While having a relatively simple objective, doing hermeneutic phenomenological research poses many challenges. First, the object of our interest is experience before it is put into language and yet that experience cannot be accessed other than through descriptive account. We are always “too late” (Adams, 2014), unable to directly access the object of our interest. Second, what do we do with the accounts once we have them? Unlike some other qualitative methodologies, hermeneutic phenomenology has not set method (van Manen, 1990/1997, 2014). While there are a range of activities that may be used, including as line-by-line reading, thematic analysis, and existential analysis (see: van Manen, 2014), none of these are guaranteed to result in a phenomenological reflection. The “how” must be found anew with each study (van Manen 2014), making phenomenological researchers “perpetual beginners” (Merleau-Ponty, 2006). This is not to say, however, that phenomenology is not a rigorous or specific approach. Instead, it acknowledges that no one approach is suitable to all phenomena. What is common to all phenomenological research, however, is its sensibility (Henriksson & Saevi, 2009) and a very specific kind of engagement with the world (Merleau-Ponty, 1962/2006; van Manen, 2014). For any study to be successful, researchers must develop a “phenomenological eye” through which they can see the uniqueness of the phenomenon in all of its complexity and strangeness, as well as a strong “phenomenological pen” through which they can re-evoke and illuminate the phenomenon in their text.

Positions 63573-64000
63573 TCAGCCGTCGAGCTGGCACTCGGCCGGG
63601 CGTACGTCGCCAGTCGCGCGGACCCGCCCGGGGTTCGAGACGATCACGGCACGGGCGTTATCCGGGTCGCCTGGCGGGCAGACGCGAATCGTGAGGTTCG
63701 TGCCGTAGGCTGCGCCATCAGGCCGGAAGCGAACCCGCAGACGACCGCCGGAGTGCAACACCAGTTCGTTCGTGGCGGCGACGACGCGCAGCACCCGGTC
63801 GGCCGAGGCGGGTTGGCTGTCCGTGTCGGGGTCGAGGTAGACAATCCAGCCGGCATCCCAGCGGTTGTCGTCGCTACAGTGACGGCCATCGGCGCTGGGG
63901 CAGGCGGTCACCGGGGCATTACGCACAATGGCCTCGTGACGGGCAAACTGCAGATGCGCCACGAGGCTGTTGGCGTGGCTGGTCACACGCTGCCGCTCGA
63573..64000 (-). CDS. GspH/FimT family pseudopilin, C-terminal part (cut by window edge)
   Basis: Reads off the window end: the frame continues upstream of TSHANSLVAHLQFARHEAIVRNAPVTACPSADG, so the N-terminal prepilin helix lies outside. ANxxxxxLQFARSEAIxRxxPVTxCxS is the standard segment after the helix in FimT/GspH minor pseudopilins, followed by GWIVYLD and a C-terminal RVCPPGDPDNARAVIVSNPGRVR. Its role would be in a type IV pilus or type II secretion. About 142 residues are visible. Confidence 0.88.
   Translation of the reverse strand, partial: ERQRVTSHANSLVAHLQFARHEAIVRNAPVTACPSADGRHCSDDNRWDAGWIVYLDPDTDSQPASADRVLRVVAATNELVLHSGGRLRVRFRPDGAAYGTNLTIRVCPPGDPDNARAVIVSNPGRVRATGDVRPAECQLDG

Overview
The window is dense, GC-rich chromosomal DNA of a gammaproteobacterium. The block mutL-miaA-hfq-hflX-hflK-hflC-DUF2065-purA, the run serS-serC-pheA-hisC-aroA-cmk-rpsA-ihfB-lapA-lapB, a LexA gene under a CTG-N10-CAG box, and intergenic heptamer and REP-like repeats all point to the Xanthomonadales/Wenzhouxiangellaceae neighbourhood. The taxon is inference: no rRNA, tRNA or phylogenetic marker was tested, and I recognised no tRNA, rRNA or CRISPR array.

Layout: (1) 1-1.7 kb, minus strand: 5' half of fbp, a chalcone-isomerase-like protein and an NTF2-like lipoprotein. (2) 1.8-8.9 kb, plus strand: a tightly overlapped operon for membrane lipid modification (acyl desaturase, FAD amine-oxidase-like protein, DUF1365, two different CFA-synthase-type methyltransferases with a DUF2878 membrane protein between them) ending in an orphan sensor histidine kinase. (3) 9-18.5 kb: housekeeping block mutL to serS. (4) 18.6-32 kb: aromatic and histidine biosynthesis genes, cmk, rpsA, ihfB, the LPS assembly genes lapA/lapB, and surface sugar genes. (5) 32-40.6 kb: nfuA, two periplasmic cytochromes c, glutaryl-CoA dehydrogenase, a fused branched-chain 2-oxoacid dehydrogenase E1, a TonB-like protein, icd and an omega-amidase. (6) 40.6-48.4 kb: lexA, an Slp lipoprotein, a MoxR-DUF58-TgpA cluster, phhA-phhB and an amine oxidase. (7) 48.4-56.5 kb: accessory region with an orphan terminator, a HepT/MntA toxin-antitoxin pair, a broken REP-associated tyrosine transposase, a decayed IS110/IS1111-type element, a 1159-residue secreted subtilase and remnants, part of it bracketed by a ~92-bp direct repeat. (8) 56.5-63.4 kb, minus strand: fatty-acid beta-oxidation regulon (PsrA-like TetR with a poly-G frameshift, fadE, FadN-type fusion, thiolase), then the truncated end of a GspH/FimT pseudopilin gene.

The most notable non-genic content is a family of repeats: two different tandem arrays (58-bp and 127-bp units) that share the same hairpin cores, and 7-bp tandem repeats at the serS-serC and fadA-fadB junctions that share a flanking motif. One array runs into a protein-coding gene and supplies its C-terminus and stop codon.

Learning phenomenology, then, becomes an issue not of “how” to do it but of developing a particular orientation to the world. The Chinese philosopher Confucius famously wrote: “I hear and I forget. I see and I remember. I do and I understand.” This is an apt adage for learning hermeneutic phenomenology. As much as we might read about and study texts, we cannot truly begin to understand hermeneutic phenomenology until we practically engage in its activities. This involves formulating phenomenological questions, identifying and collecting experiential material, and reflecting on concrete experiences. Through grappling with the challenges of doing phenomenology, we begin to develop a sense of what movements bring us closer to the phenomenon as it is lived through and which lead us astray into theory or explanation. For this reason, the most effective phenomenological workshop and courses are laden with activities that challenge its participants to move beyond thinking about the methodology and towards embodying it.


Adams, C. (2014). What’s in a name? The experience of the other in online classrooms. Phenomenology & Practice, 7(2), 51-67.

Adams, C., Yin, Y., Vargas Madriz, F. L., Mullen, C. S. (2014). A phenomenology of learning large: the tutorial sphere of xMOOC video lectures. Distance Education, 35(2). doi:10.1080/01587919.2014.917701